A Tall Order
There’s a rabbit on my balcony. I call him Elvis. Not after the singer but after the Canadian figure skater with the mullet. The rabbit has a mullet too, though it’s gray instead of soot-black like the figure skater’s. My father found Elvis in the woods with a broken leg. The rabbit, not the figure skater. I found him in a plastic bucket by the oven, nestled between three button mushrooms and scooped him out and named him Elvis, just as the figure skater was finishing his third triple axle on television. I was never meant to have a pet. Single children are meant to be lonely. My father has stopped beating me for letting Elvis eat our houseplants, which is why he lives on the balcony now, in a homemade hutch made of discarded coffee tables and squares of green Astroturf I fished from the dumpster behind the swimming pool. I’m afraid Elvis will die one day, which makes my father scoff so hard he won’t stop coughing or taking his belt off. I’m afraid I’ll come home to a boiling pot of stew, a bottle of brown liquor on the table, and a pair of cartoon ears stapled to the foyer, some sort of lesson or trophy. In the style of shotguns in the shed, or a hunting knife with a handle made of ivory: death is the only form of manhood allowed in this house. My roof, my rules, says my father. My rabbit, I mutter under my breath, which is short and asthmatic.
Astrid Lindgren wrote a series of stories about an overconfident man-child in Stockholm named Karlsson who’d swoop down from his roof-perch to nearby apartments to cause mischief: broken cupboards, pantries emptied of sweets, statuettes toppled and floors scattered with flour, and a small boy waiting to take the blame, gasping with explanation before his disappointed parents—this same mold for each story. The small boy, Malish, preemptively scolding himself before a mirror, practicing contrition with a pile of switchblades at his feet that Karlsson had pilfered from other people’s apartments while the man-child himself fup-fups himself away by the spinning helicopter rotors that protrude from his back. My father reads these stories to me before bed with one eye to the balcony, where Elvis curls into his hutch, his thick haunches pressing into the varnished corners of his haphazard home. The sliding door ticks like a cuckoo clock, a pendulum made of broom handles, but midnight never comes. In the morning I check on Elvis and wipe the dew from his whiskers while he wriggles his nose and makes believe he was born on a twenty-first story balcony. Improbably pacifist. This is how big and docile he is: when I hold his nose up to my nose, his toes touch my toes. Below, people tromp through a thin strip of forest the city has left behind, smoking pot or holding hands or both. I sit beside Elvis on the balcony and fold letters into paper airplanes. The Fox and Chimera, scrawled in slanting eight-year-old ink, pinched between my eight-year-old fingers. Elvis watches the broad-winged airplanes push away, dip and rise with the wind, then spin toward the superhighway overhead. My father resets the cuckoo clock, which has stopped clucking, and returns to the kitchen, where he is waiting for his water to boil.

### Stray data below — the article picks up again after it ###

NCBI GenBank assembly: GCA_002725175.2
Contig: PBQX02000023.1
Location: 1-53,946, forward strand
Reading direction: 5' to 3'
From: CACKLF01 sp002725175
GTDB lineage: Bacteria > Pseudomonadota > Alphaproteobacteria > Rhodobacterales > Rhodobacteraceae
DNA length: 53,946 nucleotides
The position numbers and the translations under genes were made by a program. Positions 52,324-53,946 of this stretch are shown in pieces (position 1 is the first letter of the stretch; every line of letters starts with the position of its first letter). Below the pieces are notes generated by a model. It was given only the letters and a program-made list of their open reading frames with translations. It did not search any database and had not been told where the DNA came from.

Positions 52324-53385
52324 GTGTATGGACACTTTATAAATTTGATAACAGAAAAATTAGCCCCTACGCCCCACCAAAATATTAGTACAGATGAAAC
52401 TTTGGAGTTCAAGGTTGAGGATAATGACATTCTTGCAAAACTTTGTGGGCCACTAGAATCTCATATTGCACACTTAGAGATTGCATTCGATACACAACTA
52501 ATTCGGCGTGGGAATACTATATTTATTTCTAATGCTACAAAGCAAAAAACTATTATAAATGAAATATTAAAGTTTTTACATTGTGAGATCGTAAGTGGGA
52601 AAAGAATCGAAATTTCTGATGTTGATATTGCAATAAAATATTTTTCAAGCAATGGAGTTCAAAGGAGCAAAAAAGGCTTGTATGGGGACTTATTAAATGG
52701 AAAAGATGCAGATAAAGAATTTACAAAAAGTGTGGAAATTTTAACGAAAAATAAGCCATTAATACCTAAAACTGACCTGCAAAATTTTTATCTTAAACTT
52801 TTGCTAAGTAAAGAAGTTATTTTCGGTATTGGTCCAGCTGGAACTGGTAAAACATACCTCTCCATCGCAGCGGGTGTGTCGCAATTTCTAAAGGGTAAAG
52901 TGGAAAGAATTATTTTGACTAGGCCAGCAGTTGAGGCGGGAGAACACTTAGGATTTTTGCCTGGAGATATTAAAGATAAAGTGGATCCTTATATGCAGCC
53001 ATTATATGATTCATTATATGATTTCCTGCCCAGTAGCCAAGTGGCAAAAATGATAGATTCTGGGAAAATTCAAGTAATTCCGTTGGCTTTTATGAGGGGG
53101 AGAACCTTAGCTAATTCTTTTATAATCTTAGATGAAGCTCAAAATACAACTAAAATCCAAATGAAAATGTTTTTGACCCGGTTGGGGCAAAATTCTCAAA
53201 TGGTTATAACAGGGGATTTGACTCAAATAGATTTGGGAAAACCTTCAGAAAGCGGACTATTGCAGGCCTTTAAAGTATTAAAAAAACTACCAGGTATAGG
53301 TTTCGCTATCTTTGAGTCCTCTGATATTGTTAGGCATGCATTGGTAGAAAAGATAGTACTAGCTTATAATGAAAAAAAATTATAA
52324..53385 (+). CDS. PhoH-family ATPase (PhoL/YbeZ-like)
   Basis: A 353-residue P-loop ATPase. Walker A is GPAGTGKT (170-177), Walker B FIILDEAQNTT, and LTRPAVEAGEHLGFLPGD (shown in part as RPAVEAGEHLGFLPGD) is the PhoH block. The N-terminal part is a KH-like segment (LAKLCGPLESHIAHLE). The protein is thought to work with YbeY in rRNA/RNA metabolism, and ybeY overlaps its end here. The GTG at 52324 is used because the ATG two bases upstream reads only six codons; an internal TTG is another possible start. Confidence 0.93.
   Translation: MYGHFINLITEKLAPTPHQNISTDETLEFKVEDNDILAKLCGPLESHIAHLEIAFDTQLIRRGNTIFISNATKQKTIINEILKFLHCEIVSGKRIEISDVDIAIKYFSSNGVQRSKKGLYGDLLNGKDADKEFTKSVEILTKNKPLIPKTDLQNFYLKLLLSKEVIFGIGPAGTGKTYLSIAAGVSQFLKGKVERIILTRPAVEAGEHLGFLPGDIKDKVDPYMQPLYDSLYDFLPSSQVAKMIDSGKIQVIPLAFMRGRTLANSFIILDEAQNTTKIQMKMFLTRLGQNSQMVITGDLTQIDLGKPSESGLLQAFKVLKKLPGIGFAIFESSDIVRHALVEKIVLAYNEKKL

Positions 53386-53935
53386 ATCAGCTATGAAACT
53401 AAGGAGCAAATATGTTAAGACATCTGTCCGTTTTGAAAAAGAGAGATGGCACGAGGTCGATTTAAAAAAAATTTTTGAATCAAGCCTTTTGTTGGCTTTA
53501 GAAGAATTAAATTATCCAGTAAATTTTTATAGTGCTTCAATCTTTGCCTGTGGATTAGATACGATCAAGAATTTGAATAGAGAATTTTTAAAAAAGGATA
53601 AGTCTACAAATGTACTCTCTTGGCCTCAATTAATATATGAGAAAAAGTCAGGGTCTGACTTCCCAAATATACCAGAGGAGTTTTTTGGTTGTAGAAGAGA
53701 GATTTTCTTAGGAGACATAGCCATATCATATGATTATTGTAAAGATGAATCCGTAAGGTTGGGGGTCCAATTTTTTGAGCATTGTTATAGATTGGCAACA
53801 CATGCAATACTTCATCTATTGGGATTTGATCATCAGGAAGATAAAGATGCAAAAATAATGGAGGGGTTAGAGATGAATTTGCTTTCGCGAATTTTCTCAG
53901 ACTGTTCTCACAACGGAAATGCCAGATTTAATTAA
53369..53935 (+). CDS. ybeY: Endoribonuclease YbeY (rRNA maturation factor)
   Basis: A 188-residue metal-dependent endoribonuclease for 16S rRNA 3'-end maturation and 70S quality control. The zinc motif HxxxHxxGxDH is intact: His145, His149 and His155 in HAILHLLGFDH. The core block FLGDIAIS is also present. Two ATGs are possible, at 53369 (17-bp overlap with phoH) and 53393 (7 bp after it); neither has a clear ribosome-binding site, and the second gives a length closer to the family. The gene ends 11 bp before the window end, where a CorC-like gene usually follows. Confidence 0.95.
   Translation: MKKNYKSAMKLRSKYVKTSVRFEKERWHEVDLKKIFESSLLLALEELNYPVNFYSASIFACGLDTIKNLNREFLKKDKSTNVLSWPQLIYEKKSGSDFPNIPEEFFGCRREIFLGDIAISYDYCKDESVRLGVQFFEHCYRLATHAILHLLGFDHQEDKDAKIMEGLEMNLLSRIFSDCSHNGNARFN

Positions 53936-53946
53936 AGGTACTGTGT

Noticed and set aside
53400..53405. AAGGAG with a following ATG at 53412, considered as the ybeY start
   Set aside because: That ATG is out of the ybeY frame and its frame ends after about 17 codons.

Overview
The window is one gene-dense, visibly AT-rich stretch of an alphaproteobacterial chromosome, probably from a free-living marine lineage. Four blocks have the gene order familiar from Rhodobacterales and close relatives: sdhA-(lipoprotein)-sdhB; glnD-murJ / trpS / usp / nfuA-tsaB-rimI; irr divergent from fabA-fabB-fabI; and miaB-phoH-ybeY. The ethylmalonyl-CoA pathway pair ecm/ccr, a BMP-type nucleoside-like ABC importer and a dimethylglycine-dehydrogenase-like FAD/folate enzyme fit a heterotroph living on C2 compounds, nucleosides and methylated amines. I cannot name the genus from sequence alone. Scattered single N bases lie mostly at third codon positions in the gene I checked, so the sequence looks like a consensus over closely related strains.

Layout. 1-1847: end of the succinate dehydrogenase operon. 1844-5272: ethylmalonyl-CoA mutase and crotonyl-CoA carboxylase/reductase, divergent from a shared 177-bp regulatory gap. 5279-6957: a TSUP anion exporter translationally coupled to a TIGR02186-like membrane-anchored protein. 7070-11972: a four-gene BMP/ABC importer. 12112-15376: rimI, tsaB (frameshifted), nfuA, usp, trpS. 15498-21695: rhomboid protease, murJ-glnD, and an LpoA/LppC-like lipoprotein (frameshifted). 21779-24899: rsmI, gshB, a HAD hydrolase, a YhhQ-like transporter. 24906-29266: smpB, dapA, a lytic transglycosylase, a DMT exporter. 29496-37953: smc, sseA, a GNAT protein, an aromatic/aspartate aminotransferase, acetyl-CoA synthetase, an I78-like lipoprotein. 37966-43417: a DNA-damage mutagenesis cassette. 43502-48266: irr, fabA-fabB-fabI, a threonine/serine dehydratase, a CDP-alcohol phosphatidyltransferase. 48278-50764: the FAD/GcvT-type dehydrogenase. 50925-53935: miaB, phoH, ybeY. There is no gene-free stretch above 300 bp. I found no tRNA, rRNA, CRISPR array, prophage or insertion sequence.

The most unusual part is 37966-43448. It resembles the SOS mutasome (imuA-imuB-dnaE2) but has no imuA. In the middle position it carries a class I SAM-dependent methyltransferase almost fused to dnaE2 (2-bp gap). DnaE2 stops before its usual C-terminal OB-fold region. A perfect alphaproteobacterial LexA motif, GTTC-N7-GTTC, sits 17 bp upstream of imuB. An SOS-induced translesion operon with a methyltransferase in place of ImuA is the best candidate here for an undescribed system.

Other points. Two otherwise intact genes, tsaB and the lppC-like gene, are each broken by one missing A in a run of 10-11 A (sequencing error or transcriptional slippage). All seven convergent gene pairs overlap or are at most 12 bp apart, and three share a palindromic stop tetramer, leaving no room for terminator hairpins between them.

Alex Simand (@AlexSimand) lives and works in San Francisco, though he was born in Russia and grew up in Toronto, which means he exists in a state of constant cultural confusion. He holds an MFA from Antioch University Los Angeles. Alex writes fiction, nonfiction, and poetry. His work has appeared in North American Review, Matador Review, Hippocampus Magazine, Apogee, Mudseason Review, FIVE:2:ONE, Drunk Monkeys, and other publications. His short story, Election Cycle, was a winner of the 2017 Best Small Fictions Prize. Alex is an editor at Meow Meow Pow Pow, a graffiti broadside press.